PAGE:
Massachusetts Medical Society: Republican Congress in 2015: What Does It Mean for Health Care?

Republican Congress in 2015: What Does It Mean for Health Care?

ACA, Medicare Expected to be Targets


The Republicans trounced the Democrats in the November midterm elections and picked up more seats in the House and the Senate than most experts predicted. They made President Barack Obama the focus of their strategy, and it worked.

But now the real question is what does this mean for the 115th Congress? Republicans are in the majority in both chambers, but they most likely do not have enough votes to override a presidential veto. Republicans will now assume the chairmanship of all Senate committees, and they will have more members on each committee. And as the majority party in each chamber, they will set the Congressional agenda. But what can they get done?

The Republican conservatives, who will feel empowered by the election, will push for a full repeal of the Affordable Care Act (ACA) — the legislative piñata of the Republican Party. But without the votes to override an Obama veto, any attempts will fail. Republican leaders in the Senate have already said they will go for some incremental changes, such as repealing the medical devices tax and repealing the Independent Payment Advisory Board, which was empowered to make cuts to Medicare should spending increase beyond targets.

Should they succeed in this effort, expect other industries taxed as part of the ACA to come to the table. The problem with this strategy is that these tax dollars are a very important funding source for the ACA. Other provisions on the Republican hit list, including repealing the individual mandate, are less likely to succeed.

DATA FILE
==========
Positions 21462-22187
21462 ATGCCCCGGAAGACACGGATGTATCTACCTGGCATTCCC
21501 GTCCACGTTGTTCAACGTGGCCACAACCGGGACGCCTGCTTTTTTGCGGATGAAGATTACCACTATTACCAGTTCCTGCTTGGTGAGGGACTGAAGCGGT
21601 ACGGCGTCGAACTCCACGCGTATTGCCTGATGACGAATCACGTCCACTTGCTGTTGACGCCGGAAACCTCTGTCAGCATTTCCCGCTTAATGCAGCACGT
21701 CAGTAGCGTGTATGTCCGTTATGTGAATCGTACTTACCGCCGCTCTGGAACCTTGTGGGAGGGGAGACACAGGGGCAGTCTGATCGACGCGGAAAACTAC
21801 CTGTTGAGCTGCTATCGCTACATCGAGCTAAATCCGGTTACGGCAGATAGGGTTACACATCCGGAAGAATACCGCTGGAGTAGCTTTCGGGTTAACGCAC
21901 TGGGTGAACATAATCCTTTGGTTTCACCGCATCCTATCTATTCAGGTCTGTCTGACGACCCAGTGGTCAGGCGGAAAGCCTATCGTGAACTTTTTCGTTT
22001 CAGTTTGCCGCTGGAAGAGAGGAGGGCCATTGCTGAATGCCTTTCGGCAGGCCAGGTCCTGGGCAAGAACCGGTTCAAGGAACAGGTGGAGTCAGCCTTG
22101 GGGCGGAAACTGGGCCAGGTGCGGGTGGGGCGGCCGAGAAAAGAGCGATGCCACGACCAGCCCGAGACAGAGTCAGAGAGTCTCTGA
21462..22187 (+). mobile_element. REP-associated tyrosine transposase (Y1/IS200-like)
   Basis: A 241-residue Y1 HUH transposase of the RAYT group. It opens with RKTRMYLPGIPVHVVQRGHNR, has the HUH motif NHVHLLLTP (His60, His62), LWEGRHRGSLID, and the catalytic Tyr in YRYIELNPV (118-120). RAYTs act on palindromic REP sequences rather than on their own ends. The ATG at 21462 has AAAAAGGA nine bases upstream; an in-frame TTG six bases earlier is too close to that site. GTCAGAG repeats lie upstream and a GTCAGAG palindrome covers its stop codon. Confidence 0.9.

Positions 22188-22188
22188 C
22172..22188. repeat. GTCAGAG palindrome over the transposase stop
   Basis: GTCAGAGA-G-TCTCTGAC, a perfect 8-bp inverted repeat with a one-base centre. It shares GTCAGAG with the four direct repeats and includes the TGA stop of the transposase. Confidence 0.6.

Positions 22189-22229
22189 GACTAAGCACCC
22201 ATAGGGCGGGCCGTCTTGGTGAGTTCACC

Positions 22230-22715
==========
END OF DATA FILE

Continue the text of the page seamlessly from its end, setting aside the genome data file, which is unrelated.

In terms of health care, the biggest changes may come to Medicare via a “reconciliation” bill, which will attempt to cut the costs of social programs like Medicare and ease the passage of a simplified tax code.

Should Rep. Paul Ryan take over the House Ways and Means Committee, we would also expect a renewed push to transform Medicare into a premium support program which was one of the hallmarks of his vice presidential campaign. Republicans will also have an opportunity to make significant legislative changes through appropriations bills.

Whether Washington will become any more productive than it has been probably rests on what each party sees at its best strategy for 2016. Now that the Republicans are the majority in both chambers, will they be held responsible if DC continues its gridlock and face ballot box defeat in 2016? Will the Democrats want to find compromises with the Republicans in light of the upcoming presidential election in 2016? And how will the GOP balance the demands of its conservative arm particularly in light of presidential election where the electorate is much more diverse? We will be watching all of this very closely in the coming months.

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